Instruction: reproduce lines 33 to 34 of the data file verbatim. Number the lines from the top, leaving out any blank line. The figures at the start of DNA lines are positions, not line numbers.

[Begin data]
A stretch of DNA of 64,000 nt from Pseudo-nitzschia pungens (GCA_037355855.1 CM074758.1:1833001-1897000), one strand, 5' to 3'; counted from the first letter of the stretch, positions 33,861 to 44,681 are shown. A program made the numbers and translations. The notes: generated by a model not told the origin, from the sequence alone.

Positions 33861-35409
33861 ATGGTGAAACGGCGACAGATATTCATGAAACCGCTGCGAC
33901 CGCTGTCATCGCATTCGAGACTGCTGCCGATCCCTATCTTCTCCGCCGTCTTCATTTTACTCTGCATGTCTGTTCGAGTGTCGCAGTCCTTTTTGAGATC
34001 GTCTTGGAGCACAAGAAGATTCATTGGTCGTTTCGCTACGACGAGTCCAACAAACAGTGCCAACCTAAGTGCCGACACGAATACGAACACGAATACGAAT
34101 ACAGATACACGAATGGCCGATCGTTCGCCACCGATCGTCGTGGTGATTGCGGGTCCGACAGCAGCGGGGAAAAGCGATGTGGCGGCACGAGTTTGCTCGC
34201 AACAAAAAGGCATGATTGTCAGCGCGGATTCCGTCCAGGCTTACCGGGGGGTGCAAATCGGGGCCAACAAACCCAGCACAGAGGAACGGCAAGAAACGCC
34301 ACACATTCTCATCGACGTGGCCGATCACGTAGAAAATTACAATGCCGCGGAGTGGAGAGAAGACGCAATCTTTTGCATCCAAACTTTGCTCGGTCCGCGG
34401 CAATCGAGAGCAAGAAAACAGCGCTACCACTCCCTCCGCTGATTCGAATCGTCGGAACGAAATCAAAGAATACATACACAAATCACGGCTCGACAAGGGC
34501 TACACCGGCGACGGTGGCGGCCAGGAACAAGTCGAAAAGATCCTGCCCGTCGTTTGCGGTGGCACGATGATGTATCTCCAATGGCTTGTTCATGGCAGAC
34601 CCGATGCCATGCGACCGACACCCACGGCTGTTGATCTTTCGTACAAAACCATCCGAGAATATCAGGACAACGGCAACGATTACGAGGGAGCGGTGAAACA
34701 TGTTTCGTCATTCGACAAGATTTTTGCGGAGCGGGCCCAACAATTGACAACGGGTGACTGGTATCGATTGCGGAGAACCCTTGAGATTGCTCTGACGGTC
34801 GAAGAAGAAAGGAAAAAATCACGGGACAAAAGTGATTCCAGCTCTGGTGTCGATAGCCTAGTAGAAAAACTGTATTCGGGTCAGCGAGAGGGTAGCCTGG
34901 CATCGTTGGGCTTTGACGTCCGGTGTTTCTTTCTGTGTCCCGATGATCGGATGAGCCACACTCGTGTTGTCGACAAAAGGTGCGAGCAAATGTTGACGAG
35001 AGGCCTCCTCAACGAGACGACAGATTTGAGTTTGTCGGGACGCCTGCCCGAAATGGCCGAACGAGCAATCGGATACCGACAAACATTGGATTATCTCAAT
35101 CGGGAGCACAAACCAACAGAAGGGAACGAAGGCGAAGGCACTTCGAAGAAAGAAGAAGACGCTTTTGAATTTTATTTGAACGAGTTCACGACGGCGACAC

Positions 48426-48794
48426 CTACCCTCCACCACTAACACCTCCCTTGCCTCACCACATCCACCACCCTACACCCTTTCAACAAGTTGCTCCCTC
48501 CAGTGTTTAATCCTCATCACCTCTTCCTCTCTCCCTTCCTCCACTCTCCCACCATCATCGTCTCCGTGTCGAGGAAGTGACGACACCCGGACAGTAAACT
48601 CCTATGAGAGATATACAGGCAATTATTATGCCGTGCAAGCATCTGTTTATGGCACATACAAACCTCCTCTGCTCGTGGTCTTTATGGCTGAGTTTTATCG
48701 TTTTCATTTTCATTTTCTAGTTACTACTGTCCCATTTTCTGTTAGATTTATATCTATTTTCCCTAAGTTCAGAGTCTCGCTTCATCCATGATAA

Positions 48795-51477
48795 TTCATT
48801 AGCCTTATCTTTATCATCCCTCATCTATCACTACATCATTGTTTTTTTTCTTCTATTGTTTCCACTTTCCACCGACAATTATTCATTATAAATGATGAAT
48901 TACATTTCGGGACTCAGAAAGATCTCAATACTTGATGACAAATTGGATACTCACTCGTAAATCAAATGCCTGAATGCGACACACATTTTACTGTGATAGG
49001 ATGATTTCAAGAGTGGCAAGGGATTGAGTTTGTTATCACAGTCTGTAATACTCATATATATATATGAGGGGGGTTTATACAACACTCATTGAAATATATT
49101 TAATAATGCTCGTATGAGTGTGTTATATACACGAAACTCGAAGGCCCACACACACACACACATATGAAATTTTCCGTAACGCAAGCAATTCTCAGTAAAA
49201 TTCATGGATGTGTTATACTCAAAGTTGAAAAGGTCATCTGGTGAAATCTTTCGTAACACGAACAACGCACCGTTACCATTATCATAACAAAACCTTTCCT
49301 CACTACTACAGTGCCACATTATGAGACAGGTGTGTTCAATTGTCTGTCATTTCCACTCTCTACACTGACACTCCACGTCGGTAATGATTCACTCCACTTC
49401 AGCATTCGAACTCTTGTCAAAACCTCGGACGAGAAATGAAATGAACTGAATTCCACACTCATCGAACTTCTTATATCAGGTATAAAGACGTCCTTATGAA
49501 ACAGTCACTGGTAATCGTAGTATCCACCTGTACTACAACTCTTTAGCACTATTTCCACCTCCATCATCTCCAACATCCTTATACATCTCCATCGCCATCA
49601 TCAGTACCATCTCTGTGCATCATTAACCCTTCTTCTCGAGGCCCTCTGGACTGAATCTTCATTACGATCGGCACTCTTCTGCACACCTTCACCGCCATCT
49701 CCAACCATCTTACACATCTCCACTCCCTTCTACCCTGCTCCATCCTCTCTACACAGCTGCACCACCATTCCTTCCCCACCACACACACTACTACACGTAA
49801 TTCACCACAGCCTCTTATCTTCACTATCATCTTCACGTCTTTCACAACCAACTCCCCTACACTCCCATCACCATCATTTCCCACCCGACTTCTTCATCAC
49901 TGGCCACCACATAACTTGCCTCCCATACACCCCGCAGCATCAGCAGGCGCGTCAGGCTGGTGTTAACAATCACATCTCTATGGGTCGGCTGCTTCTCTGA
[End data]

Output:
49701 CCAACCATCTTACACATCTCCACTCCCTTCTACCCTGCTCCATCCTCTCTACACAGCTGCACCACCATTCCTTCCCCACCACACACACTACTACACGTAA
49801 TTCACCACAGCCTCTTATCTTCACTATCATCTTCACGTCTTTCACAACCAACTCCCCTACACTCCCATCACCATCATTTCCCACCCGACTTCTTCATCAC